HARRISBURG, Pa. -- American Red Cross volunteers from Central Pennsylvania have spent weeks in various parts of our country, assisting hundreds of thousands of hurricane victims.
Some of them are still deployed, providing relief to areas impacted by Hurricanes Harvey and Irma.
Hurricane Harvey devastated Texas and a number of neighboring states, with winds more than 100 mph and catastrophic flooding. Central Pennsylvania Red Cross volunteers, deployed to Texas, share their experiences from Houston via Facetime.
"What we see on the news and all of the Facebook pictures that we see, but here on the ground it's a little more devastating than what we actually see," said Shamin Jiwa-Cassam. She's a volunteer from Warwick Township.
"Every house, you drive by you see all of their belongings in the front yard. Their houses are gutted. People have lost everything," described Kim Maiolo. She's the communication's director of the Red Cross of Central Pennsylvania.
It's Maiolo's first disaster relief deployment. She's inspired by the resilience of the people she's met.
"How they're able to cope is amazing. There's so many people who lost everything, but they are getting back on their feet," she said.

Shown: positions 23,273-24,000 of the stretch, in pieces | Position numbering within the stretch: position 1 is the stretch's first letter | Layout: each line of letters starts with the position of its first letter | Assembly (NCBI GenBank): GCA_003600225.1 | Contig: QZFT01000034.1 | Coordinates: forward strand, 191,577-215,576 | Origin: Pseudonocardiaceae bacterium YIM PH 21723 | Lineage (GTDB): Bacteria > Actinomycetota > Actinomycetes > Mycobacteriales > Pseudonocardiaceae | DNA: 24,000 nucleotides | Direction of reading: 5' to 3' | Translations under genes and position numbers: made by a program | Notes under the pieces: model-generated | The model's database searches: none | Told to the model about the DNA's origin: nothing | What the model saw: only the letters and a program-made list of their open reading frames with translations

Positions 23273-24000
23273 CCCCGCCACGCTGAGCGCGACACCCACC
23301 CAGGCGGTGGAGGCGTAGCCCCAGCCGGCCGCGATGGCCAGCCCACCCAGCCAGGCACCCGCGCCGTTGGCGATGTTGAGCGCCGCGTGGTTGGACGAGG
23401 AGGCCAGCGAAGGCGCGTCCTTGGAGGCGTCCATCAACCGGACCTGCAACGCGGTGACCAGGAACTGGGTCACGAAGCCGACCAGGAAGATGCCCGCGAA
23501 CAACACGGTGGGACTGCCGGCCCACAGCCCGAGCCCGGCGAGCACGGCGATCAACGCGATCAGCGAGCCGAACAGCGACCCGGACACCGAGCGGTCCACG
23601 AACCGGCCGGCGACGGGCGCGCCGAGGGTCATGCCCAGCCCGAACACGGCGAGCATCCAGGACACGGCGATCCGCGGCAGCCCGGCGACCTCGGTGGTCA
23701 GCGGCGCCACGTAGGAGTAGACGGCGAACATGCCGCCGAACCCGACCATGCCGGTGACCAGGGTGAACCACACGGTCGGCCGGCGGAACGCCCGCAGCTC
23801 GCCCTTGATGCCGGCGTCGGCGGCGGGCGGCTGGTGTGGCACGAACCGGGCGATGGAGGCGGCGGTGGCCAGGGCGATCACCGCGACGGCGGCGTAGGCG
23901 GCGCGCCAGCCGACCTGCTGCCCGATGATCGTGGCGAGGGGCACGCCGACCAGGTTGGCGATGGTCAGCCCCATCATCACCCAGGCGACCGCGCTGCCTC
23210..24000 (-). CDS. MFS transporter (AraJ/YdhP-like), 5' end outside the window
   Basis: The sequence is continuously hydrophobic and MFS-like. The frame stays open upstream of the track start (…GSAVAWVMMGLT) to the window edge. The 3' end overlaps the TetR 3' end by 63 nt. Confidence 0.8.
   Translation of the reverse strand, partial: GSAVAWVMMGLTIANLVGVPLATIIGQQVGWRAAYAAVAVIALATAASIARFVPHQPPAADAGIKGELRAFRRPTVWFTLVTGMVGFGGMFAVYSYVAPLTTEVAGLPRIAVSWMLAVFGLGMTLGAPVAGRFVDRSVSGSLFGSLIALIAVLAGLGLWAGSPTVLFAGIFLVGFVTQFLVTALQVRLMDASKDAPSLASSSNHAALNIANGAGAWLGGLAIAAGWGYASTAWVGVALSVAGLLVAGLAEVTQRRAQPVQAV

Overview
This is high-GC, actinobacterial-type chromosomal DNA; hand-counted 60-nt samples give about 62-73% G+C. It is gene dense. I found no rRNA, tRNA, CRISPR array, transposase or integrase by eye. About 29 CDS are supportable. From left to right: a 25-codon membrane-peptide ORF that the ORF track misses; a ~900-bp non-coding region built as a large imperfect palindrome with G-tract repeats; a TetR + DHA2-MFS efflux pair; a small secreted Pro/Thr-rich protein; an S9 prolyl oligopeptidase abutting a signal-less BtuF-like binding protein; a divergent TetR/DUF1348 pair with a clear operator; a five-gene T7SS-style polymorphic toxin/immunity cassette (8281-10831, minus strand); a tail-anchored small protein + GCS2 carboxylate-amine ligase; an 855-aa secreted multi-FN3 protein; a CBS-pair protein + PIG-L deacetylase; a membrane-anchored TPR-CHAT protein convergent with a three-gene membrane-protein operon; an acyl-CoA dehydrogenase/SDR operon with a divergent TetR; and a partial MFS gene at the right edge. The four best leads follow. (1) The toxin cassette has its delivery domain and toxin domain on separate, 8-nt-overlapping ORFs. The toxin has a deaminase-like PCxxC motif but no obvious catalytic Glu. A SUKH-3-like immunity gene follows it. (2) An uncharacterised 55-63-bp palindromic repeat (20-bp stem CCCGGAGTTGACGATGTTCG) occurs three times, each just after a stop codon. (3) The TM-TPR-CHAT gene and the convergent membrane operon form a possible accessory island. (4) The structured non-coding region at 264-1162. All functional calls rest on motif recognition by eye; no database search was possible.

Volunteers also in awe of one another and the services the hundreds of men and women have provided.
"Everyone coming together, working all hours of the night and morning," said Cassam.
"An incredible operation going on here. We have people from all over the country at the top of their game that know what they're doing. This is a well-oiled machine," added Maiolo.
"It's just an absolute level of fulfillment that I wouldn't get from anything else," said Jon Glenn of the American Red Cross Armed Forces Service.
Glenn returned to Central Pennsylvania after helping families impacted in Coastal Georgia by Hurricane Irma.
"I couldn't imagine doing anything but working in the Red Cross and providing services to the community during times of need," said Glenn.
There's nearly 5,500 Red Cross Disaster Workers currently deployed for Hurricanes Harvey, Irma, and Maria, and Maiolo says so much more work is still needed to be done to help those impacted.
"There's hundreds of thousands of people who still need our help. It's a long road to recovery. Please continue to support us," she said.
Governor Wolf announced that 8 employees with the Department of Human Services deployed to Texas to help victims recover, and officials with the Red Cross tell me more than 2,400 workers are responding to Irma and Maria now, with another 350 additional volunteers on the way.
The best way you can help the Red Cross with disaster relief is to make a donation on their website.